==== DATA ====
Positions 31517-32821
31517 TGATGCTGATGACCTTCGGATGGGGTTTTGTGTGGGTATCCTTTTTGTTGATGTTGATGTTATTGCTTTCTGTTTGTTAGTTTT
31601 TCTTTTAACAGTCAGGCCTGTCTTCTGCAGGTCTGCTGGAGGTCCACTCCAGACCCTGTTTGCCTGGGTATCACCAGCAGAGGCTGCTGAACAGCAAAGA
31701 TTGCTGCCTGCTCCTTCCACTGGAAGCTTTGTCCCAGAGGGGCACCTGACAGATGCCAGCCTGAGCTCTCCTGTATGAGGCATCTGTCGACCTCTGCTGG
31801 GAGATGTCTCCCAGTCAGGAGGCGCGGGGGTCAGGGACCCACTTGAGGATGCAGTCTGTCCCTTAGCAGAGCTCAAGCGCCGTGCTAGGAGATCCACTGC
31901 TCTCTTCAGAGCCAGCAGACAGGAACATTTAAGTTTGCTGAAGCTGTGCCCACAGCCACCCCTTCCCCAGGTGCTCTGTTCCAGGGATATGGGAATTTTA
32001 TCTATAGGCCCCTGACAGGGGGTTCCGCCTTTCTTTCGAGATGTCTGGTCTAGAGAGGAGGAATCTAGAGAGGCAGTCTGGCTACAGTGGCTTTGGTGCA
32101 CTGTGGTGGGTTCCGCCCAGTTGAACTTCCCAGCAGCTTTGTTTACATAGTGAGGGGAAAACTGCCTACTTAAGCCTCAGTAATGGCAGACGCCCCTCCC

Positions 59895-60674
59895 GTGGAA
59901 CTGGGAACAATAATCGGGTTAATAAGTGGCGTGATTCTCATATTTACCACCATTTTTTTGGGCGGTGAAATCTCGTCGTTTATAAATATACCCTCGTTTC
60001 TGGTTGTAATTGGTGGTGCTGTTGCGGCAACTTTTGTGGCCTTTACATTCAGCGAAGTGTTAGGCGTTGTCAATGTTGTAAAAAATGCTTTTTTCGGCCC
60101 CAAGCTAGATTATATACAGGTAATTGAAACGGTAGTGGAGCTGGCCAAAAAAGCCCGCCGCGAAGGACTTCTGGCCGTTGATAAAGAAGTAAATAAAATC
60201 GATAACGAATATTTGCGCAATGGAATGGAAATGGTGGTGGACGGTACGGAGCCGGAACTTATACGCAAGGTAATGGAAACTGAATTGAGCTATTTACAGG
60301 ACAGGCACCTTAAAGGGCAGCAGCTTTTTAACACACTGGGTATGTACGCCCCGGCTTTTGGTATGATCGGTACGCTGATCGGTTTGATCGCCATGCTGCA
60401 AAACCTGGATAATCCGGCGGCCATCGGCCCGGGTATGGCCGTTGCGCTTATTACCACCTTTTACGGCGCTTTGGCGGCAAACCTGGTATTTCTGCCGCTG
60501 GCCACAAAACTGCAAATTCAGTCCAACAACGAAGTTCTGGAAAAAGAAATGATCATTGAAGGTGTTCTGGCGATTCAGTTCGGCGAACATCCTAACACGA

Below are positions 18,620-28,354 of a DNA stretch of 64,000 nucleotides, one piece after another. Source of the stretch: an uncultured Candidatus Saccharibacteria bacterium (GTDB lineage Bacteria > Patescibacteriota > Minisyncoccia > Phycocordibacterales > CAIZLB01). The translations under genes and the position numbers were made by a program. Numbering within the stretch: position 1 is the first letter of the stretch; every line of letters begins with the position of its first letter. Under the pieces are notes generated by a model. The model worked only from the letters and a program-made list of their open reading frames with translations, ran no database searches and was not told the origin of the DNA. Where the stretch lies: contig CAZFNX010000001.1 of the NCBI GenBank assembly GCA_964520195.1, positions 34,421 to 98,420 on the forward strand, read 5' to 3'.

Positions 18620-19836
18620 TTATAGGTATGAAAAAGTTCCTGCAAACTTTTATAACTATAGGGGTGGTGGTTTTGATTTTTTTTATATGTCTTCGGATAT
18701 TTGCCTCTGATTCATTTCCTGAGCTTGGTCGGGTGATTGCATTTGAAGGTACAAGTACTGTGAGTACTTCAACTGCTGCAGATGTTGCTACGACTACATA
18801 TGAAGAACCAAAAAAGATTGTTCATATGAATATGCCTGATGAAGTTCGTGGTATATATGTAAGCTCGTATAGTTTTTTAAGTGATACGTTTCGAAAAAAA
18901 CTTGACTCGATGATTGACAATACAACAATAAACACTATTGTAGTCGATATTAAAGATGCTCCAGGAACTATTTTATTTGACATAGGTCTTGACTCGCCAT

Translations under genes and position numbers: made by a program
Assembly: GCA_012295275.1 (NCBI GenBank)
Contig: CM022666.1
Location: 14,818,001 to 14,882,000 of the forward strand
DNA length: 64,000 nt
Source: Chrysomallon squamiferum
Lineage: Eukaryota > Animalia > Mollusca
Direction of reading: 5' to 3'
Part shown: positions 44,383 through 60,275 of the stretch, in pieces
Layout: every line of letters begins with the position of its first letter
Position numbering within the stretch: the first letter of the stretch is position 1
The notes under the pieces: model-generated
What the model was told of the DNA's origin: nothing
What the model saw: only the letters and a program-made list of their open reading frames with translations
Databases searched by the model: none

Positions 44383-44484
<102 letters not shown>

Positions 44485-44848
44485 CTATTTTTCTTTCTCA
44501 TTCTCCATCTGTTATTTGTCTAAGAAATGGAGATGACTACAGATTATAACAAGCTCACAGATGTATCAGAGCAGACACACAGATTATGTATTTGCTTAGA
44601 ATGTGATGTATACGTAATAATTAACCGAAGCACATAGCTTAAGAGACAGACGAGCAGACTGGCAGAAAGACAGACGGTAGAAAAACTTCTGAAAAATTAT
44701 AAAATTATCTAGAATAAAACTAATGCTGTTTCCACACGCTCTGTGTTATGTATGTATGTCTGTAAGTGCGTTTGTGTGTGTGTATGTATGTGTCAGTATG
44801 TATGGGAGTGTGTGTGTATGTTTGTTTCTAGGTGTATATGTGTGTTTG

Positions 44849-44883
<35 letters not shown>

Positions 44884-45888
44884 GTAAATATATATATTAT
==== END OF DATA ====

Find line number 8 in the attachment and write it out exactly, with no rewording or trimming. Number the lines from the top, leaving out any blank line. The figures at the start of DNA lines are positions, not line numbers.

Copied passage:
32101 CTGTGGTGGGTTCCGCCCAGTTGAACTTCCCAGCAGCTTTGTTTACATAGTGAGGGGAAAACTGCCTACTTAAGCCTCAGTAATGGCAGACGCCCCTCCC